Twolius Caesar

Julius Caesar. Possibly the first Shakespearean play (after Romeo and Juliet of course…) that I have ever known about. Shown to me as a film back in Grade Eight, it was the first play that made me actually appreciate the storytelling power that a Shakespeare piece had.  I instantly took a liking to Caesar himself. A proud and powerful man, leader of an empire, loved by all his followers. Back in Grade Eight, I could not fathom as to why anyone would want to kill him, apart from the sheer force of greed.

I kept this question in mind when I went to see The Shakespeare Company’s production of Julius Caesar – and the answer came to me. Any single person can not safely make a claim or a decision on their own in this play. This struck me during Act III.

Possibly one of the most crucial decisions made within Julius Caesar is Caesar’s decision to attend the Senate meeting on the Ides of March. Caesar is used to being in power, where his word is final and it is difficult to convince him otherwise. And this is what gave me my first thought as to why Roman society wanted Caesar out.

Historically, the Romans, before claiming independence (and by that, I mean slaughtering their superiors) were once ruled by a rather savage society, the Etruscans. The Etruscans had total political control of southern Italy, and had a strict aristocratic and monarchical elite class, leaving the plebian Romans neglected and left to fend for themselves. After over two hundred years of abuse, the Romans overthrew the government, and swore an oath that they would never be ruled by a king. The term ‘king’ became taboo within Roman culture – they established a republic, always being under the power of a Cabinet, or a series of annually elected magistrates – anything but a dreaded king. This deep rooted fear of a single person being in control of something leeched into every aspect of a Roman’s life.

The obvious exception to that rule in this play is that of the Soothsayer, the woman who speaks for herself and only herself. You never see her conversing with other characters in the play – in fact she seems to shut down and refuse to speak when someone addresses her. And, to further prove how terrified Romans are of a lone person, her voice is silenced during the civil war (literally, seeing as her tongue is cut out from her).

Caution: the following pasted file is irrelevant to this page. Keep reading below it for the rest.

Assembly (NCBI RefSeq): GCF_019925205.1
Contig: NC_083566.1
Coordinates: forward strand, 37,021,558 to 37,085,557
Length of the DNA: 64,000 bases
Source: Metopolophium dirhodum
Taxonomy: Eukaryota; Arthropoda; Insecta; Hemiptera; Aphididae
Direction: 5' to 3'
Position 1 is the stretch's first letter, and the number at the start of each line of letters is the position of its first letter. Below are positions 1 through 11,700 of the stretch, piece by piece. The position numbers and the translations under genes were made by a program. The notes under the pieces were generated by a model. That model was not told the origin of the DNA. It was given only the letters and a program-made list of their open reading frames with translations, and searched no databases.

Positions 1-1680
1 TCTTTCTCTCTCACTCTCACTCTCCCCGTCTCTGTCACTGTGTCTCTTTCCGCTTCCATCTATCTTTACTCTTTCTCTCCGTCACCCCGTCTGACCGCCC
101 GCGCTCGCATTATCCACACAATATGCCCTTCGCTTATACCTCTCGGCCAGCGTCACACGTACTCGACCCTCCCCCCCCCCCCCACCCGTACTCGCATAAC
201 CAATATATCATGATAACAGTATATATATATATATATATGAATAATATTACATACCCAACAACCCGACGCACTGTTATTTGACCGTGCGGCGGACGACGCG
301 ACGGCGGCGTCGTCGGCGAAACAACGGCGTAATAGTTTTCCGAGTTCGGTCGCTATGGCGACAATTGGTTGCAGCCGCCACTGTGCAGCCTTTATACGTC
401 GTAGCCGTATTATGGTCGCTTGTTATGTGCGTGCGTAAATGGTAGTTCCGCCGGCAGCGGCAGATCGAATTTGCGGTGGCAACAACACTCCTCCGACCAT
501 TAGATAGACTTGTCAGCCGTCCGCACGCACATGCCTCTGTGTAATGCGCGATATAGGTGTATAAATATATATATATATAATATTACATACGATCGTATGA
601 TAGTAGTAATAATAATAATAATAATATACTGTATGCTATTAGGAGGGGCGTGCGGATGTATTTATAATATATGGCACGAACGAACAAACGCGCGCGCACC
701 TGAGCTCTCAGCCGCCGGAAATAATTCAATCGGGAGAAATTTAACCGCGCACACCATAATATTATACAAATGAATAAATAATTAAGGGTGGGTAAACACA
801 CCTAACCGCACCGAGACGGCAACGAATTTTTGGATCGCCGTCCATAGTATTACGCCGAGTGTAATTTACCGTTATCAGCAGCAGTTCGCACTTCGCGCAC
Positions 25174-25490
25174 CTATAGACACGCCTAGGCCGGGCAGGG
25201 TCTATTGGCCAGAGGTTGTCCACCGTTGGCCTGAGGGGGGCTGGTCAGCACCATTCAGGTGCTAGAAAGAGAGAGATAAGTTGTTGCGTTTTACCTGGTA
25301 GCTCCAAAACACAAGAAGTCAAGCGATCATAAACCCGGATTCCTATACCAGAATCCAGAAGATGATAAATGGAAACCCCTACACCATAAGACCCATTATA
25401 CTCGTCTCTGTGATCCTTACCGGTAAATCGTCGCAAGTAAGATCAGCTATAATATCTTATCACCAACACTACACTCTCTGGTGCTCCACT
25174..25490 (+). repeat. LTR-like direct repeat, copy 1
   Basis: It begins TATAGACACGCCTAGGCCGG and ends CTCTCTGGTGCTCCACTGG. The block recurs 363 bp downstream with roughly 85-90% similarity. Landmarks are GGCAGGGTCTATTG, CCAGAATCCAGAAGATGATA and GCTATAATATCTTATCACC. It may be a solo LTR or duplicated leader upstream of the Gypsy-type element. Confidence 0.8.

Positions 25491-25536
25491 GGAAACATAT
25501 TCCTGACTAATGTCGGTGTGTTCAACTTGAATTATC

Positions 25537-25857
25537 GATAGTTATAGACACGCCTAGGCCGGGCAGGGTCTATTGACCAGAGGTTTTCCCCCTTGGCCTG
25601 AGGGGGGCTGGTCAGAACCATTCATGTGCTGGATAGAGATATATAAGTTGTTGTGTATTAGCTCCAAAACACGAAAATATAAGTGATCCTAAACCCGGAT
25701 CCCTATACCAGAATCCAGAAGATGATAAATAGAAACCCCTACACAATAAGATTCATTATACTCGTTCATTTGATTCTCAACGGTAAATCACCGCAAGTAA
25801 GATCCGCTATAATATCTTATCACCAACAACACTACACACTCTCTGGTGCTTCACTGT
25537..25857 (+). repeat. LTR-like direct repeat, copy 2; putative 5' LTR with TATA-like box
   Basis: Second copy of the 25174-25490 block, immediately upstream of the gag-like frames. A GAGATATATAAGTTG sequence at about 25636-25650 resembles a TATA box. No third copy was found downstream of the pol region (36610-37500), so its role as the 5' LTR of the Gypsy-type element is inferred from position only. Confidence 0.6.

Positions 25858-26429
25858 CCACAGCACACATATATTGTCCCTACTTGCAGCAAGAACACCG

When Cassius first has his idea to slay Caesar, he does not take time to ponder about it on his own. No, he goes straight to other Council members and discusses the issue. The conversation that he then has with Brutus isn’t much about him asking Brutus to agree with his actions – it is to get Brutus to act with him. Cassius is terrified of doing anything on his own, such has been the status quo for generations.

The idea of this civilization working in pairs goes farther than simply people needing others’ approval to act. This characters in this play even have a tendency to change their minds – never once, but twice. Take Caesar himself. He wakes up on the Ides of March with full intention to go to the Senate meeting. Calpurnia, his wife, convinces him to stay home, after a horrifying dream she has. (Note that she is just one person who had this dream, which automatically sets her up for failure). Caesar obliges and changed his mind about attending the Senate meeting. Then Decius Brutus, on the behalf of the Senate, convinces him to come anyways. As always, whoever is acting on the behalf of multiple people sways the ultimate decision. Caesar departs, scorning Calpurnia for her interference.

How foolish do your fears seem now, Calpurnia!

I am ashamed I did yield to them.

After his death, the crowd is also swayed in favor of the death of Caesar, but then back again, calling the conspirators ‘traitors’ and ‘villains’. Finally, the entire relationship between Brutus and Cassius is a massive battle of changing minds. At first, they are friends, but have a massive dispute which almost tips them into hating one another. By the end of the play, they are brothers in death once more.

Mob mentality is the driving factor for almost every action in Julius Caesar, stemming from the raw terror of the rule of one man. Quite literally too, given that the Roman Empire began ruled by a Triumvirate, (directly translatable to ‘The rule of 3 men’). Future leaders would give themselves any title, be it Emperor, Princheps (First Citizen), or any other. This is a very interesting lifestyle, given that out society today encourages competition and separation of people, where we are comfortable being lead by one person, and are able to make decisions on our own, for the most part.